By Karen Blum
As a college student at the University of Virginia in the 1970s, Laurie deBettencourt, PhD, volunteered at an elementary school that had some students who would now be identified as on the autism spectrum. With no internet and little understanding of the best methods to work with these students, deBettencourt says she found herself intrigued by the challenge and the heartache of the families affected.
At the time, teachers working with different learners with disabilities were trained in only one umbrella category of “mental retardation,” she says, either for those expected to be institutionalized or for those considered educable. After visiting an institution as part of her training, deBettencourt decided to pursue teaching for educable special needs students, and she’s never looked back.
“It’s challenging and fascinating, in the sense there could be a child you work with who has a specific label,” she says. “The labels are important for communication with parents and to get financial support, but they don’t always tell the whole story of a child.” Because each child learns differently, she says she advises teachers to keep a Mary Poppins–type bag with lots of tricks to pull out to discover what works.
deBettencourt, who has been at Johns Hopkins since 2006, is professor and program lead for special education programs at the School of Education, overseeing all master’s programs and certificates. In addition, she is principal investigator on a state Department of Education–funded program training paraprofessionals to be special educators. She is past editor of TESE (Teacher Education and Special Education), the journal of the Teacher Education Division of the Council for Exceptional Children, and has co-authored several textbooks and written many articles about the instruction of students with mild-to-moderate disabilities.
For years, deBettencourt has been an advocate for innovative training for teachers. Soon after she joined Johns Hopkins, she helped write grants for the university to receive state funding to provide a combination of in-person and distance learning education to teachers on Maryland’s Eastern Shore who had students with special needs but couldn’t travel to Baltimore for courses. As editor of TESE, she oversaw a special issue with her colleague Tamara Marker on why it’s critical for teachers who work with students on the autism spectrum to understand evidence-based practices.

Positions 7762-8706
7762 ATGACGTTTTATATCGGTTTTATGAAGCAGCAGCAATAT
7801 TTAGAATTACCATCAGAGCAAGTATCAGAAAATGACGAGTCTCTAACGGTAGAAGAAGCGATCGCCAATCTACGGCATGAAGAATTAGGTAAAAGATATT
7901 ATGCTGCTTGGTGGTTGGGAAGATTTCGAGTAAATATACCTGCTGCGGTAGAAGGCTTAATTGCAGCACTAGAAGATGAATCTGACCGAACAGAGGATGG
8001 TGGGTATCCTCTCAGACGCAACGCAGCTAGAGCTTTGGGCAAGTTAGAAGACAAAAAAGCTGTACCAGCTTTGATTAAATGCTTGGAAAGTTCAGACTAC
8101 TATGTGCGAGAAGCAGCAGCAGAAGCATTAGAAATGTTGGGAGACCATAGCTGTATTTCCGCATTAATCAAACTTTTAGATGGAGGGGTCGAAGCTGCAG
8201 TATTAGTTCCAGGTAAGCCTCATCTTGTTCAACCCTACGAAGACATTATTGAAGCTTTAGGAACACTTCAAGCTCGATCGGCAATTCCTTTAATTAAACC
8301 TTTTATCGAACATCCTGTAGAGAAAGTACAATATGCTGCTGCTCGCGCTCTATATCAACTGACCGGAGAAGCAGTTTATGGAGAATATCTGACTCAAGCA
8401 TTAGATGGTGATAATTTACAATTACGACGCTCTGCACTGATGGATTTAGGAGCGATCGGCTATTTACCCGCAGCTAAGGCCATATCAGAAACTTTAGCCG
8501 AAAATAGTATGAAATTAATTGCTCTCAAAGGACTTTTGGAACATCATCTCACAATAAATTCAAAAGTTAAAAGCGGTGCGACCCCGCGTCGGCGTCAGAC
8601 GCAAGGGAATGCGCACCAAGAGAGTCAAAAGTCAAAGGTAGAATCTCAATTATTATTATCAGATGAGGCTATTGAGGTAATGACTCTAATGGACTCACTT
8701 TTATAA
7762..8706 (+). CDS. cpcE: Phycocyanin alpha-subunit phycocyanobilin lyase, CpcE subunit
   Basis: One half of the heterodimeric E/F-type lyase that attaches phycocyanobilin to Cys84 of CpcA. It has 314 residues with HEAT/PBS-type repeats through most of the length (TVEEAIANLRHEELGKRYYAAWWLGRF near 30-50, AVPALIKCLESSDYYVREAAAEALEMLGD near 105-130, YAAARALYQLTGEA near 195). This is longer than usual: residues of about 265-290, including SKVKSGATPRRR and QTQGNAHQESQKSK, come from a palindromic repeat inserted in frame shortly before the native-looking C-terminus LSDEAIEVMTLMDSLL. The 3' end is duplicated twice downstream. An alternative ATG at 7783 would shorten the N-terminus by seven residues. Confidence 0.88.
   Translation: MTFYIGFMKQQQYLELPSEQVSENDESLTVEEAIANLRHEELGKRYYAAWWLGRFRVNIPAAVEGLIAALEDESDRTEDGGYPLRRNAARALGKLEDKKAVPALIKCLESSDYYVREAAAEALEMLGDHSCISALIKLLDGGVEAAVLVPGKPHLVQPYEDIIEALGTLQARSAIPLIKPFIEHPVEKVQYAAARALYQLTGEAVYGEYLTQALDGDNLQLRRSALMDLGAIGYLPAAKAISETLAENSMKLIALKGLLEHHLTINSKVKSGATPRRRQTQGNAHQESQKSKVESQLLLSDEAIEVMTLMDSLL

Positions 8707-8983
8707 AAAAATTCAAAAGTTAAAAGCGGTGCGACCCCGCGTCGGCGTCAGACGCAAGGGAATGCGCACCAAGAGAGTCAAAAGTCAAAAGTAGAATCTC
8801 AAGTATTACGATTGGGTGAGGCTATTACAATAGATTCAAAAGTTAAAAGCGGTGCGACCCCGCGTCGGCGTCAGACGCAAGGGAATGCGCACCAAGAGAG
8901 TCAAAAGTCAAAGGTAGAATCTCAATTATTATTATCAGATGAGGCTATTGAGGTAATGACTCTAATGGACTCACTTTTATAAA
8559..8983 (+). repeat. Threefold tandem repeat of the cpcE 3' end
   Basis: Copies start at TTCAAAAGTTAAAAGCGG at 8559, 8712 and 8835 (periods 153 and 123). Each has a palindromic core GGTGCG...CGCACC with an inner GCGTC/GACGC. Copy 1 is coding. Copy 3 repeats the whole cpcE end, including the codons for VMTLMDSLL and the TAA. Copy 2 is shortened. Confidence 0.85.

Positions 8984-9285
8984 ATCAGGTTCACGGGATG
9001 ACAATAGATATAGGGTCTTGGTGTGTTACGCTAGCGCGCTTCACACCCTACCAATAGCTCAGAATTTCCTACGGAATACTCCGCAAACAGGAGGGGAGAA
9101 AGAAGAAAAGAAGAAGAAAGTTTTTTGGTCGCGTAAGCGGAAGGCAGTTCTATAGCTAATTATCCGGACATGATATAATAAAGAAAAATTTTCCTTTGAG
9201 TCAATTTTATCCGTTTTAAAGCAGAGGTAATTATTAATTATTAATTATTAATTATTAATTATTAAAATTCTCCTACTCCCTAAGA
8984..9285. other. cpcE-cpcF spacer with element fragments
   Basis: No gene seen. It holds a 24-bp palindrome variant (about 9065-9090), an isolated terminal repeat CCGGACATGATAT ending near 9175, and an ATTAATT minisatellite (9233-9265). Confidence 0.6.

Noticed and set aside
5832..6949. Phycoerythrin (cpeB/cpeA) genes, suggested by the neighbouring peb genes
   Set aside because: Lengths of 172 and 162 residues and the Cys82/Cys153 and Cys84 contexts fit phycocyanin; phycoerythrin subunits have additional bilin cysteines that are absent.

“Unlike other kids who might pick up what the teacher is explaining, kids with autism need very specific instruction in terms of social and academic behaviors,” she explains. “They need things to be routine and very specific, and they’re already somewhat behind. If we don’t use those practices, there won’t be as much growth and success.”
Johns Hopkins’ special education programs also push the use of evidence-based practice, and to use reflection and evaluation for continuous improvement. But deBettencourt imparts her own additional wisdom, encouraging teachers to make learning fun and individualized, to remember the teachers they had who made them feel special, and to emulate them.
“We’re required by law to help students with disabilities learn and to help parents understand what they can do at home, but we also want to make the kids feel good,” she says. “Every child has his own unique characteristics, and if you could just put yourself in their place you can unlock the part of them that wants to learn. That’s why I’m still here. I just love the kids.”
In 2018, deBettencourt received a Fulbright Scholarship to teach special educators at Eötvös Loránd University in Budapest, Hungary, and learn about special education practices from her students from Finland, Hungary, and Germany. The Hungarian university has an international reputation for training and research in the area of learning disabilities. She also has been researching how to train special educators to best work with students with learning disabilities and for whom English is a second language.
Master of Science in Special Education